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Wonderful iPython notebooks/Jupyter based FEM learning materials

Check out Dr. Tim Fuller's work at http://nbviewer.ipython.org.

-- Biswajit

Comments

Ummm... Am not sure.

1. Notes-wise, there is a lot of material here, which is a good thing, but the course looks a bit too fast-paced to me. ... Depends on what the evaluation scheme is like: whether exams are extended time or open-book or not (or whether lengthy cheat-sheets/student's own hand-written notes are allowed or not), does homework count significantly in the final grades or not, the pre-requisites taken by the students, etc. In a typical Indian university, with closed-book exams and all, I am afraid, this kind of a pace will be too much for a typical undergraduate student to handle in an introductory (i.e. first) course on FEM.

2. Code-wise, it looks too intricate to me. I don't know if students are expected to understand or modify the code too, during the course. If so, I believe the code is too demanding.

Of course, there are a lot of optional ways as to how a code should be organized, and a bit of personal bias inevitably creeps in while reading someone else's code. And, yes, I will also readily admit that I am new to Python.

Still, I think, this code is a bit too complex to read. Of course, some of the linguistic weaknesses of Python obviously are responsible to a certain extent here. For instance, Python allows multiple returns and easy manipulation of tuples, both of which are very neat things, but if there are a lot of tuples being returned by functions, requiring a lot of intricate indexing on them on the return values but the indexing isn't obvious, then it probably also means that not enough number of small classes are present in the code.

As an example of a well-written Python code, I would point out to PySPH (http://code.google.com/p/pysph/) by Prabhu Ramachandran and several students (mostly master's students) at IIT Bombay. [I am still learning SPH, but that's a different matter :) .]

3. Yet, coming back to this iPython notebook, I do like the basic idea itself very much. Using Python (rather than Matlab etc.) is welcome, simply because Python is a far more comprehensive and general-purpose language; it's not just a matrix-manipulation script that grew too big. Also, the notes are amazingly well-compressed. For instance, the tables on different kinds of fluxes, the logical flow diagrams etc.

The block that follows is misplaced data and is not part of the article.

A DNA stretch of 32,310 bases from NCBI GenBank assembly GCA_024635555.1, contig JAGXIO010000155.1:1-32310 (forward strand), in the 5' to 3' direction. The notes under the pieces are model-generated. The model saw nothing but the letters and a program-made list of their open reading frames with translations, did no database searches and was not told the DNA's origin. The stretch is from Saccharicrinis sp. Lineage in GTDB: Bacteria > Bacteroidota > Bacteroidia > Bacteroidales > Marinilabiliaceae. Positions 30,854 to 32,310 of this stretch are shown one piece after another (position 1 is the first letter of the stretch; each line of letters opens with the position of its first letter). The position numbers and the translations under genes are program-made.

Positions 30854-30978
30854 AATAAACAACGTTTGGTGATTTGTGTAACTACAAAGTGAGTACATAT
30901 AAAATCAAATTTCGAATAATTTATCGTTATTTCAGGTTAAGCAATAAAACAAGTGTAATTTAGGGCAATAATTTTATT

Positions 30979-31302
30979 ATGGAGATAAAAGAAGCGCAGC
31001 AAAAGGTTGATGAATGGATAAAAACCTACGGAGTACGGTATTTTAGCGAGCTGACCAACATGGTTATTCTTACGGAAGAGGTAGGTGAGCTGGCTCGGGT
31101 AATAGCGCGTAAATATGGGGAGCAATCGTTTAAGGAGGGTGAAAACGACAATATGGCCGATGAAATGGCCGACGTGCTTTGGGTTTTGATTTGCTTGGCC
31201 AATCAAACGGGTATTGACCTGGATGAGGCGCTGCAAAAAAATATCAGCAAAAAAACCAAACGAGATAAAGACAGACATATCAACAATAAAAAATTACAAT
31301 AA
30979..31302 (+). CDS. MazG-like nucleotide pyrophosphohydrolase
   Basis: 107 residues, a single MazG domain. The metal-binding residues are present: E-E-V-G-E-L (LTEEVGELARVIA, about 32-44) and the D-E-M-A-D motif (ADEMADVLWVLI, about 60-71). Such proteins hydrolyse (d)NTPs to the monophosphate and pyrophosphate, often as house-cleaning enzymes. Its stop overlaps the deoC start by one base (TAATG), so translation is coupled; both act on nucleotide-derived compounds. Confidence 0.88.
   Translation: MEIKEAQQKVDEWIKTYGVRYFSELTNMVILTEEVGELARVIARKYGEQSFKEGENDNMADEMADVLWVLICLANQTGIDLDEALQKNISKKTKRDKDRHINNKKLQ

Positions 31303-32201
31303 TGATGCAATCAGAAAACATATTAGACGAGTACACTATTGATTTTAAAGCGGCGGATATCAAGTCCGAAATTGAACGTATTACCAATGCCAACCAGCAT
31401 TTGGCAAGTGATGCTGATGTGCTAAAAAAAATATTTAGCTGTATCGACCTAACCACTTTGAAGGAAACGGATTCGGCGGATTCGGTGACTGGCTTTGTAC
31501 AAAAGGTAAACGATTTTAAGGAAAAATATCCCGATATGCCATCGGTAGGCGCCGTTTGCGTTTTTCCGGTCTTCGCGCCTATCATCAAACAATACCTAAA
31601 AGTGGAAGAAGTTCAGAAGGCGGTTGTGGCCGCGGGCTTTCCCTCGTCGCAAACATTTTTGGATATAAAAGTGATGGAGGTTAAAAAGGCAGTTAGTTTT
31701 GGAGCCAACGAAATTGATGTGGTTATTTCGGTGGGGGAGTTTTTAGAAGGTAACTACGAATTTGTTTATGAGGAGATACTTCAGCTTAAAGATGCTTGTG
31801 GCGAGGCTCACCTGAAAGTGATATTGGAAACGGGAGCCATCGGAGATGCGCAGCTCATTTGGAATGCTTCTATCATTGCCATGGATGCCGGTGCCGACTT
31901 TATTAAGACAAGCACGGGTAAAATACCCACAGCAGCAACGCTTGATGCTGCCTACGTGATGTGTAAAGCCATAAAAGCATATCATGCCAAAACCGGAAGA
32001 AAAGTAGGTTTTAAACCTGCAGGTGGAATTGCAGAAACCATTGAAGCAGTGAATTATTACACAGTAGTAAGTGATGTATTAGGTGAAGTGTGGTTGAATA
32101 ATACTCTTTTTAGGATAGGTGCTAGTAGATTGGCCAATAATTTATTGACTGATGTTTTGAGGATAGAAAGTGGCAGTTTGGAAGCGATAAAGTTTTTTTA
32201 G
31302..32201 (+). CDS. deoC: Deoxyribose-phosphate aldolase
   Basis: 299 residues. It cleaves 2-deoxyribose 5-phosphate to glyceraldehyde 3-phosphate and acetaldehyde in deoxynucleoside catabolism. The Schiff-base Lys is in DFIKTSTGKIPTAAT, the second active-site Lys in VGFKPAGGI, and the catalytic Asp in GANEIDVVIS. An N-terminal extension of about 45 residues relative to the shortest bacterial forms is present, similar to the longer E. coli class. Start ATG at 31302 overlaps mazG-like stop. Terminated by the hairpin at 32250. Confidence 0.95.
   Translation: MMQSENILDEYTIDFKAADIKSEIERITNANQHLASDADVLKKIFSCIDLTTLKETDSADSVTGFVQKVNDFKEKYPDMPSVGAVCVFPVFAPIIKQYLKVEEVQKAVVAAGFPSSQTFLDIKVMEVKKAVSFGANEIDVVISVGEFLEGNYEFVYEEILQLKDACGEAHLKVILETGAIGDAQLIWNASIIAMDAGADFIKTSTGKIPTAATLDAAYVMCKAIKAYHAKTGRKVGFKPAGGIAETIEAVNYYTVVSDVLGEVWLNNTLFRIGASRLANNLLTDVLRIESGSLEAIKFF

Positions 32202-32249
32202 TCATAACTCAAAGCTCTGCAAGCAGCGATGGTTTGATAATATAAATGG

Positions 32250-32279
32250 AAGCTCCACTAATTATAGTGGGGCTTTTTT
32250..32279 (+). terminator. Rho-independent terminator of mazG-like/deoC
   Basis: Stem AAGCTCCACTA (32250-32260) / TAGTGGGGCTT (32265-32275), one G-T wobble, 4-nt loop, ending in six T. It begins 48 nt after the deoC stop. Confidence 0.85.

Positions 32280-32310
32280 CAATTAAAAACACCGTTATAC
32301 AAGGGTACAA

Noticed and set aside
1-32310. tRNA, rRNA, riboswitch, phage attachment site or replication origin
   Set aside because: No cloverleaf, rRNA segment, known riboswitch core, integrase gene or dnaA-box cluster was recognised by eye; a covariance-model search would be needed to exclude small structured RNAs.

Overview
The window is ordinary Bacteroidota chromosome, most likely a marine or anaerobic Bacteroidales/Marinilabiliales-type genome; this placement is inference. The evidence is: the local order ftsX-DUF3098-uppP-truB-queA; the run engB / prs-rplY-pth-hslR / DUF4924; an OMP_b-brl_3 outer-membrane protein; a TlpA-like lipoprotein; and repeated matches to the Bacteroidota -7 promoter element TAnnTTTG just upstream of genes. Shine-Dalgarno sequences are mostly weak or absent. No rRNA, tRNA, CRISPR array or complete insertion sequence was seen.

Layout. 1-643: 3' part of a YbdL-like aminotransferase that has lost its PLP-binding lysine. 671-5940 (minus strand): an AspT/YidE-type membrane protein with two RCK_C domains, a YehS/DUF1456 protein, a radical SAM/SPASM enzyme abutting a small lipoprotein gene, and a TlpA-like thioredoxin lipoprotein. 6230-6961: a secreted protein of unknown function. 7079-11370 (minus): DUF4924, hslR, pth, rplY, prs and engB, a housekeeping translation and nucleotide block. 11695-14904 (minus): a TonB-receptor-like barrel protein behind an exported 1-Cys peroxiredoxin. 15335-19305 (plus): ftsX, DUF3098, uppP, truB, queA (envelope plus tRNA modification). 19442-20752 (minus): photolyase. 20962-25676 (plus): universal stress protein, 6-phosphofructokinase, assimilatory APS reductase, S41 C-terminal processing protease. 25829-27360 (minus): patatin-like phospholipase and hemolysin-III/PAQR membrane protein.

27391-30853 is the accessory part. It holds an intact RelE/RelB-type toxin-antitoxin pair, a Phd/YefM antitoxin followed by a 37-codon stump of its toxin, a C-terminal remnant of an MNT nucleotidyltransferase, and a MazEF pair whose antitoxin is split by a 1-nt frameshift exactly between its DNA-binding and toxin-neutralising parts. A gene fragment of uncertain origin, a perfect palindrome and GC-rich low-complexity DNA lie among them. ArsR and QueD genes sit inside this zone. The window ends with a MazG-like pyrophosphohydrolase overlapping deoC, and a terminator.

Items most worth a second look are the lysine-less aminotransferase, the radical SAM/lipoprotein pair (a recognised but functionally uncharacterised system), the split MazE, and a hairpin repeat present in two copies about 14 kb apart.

All in all, I would sure point out the site to students, but I don't think I will be able to use this material, in its present state, in an actual University course in India.

But then, I also don't find SfePy all well-suited for that purpose either.

Interesting idea, anyway---to use Python in university course. I am sure the material will evolve as the time goes and student/user feedback comes in. ... After all, one has to make a beginning somewhere, and in that sense, the material here has already a lot of very good points going for it.

--Ajit

[E&OE]

 

What I find most amazing is the way Python can be used to nonnect so easily to web services.

I don't thing programming FEA codes is something that needs to be done by most students.   Very few mechanical/civil engineers actually need to write code at work.

-- Biswajit

Even if programming isn't necessary, still, stepping through someone's code helps, if it is small enough. It helps develop an appreciation of the underlying complexity. And, trying out a few modifications to an existing small piece of code can be done quite effortlessly. Trying out source code gives you something that a ready-made package will never give you. For instance, for FEM: the gimmicks implemented in stress recovery, the importance of regularity of shape in meshes, the insight into how the boundary conditions are really handled, etc. Matters like these remain very important in practical applications. And there is that satisfaction of having looked "under the hood."

The only trouble is, a code that is small enough to be comprehensible by the non-CS engineers, but is sizeable enough to implement a sufficient number of features, is hard to find (and in fact, also hard to design for).

At least for CFD, I have never a found a suitable code, and so, these days, I am trying to write something in that direction. However,  after trying my hand a little, I now realize how hard it is to find the right kind of programming abstractions. I could much more easily write a comparatively very large code full of features, or a very small code that does away with all classes and uses only arrays and so isn't reusable even from one chapter to the next, let alone be extensible/modifiable by students. The difficulty is in writing the intermediate kind of a code.

Here, as far as FEM is concerned, there indeed is a piece of a preliminary code that I find almost fitting the bill. I mean the code in Belegundu and Chandrupatla's text-book. Their input/output file-design is simple but surprisingly effective (and extensible), and the code is small enough to be easily understood (and built upon) by students. It would be nice if someone converts it into Python, using a few minimal number of classes (instead of using only the arrays and their indexing schemes). Also, mesh generators that have by now come in the public domain could be easily used to try more complicated geometries. (Their old mesh generator is too limited.)

On the CFD side, I didn't find anything similar. But the next time I teach FEM, guess I will sure translate (with classes) the BASIC code by Belegundu & Chandrupatla, and ask the students to at least step through it and try out various exercises with it.

--Ajit

[E&OE]

 

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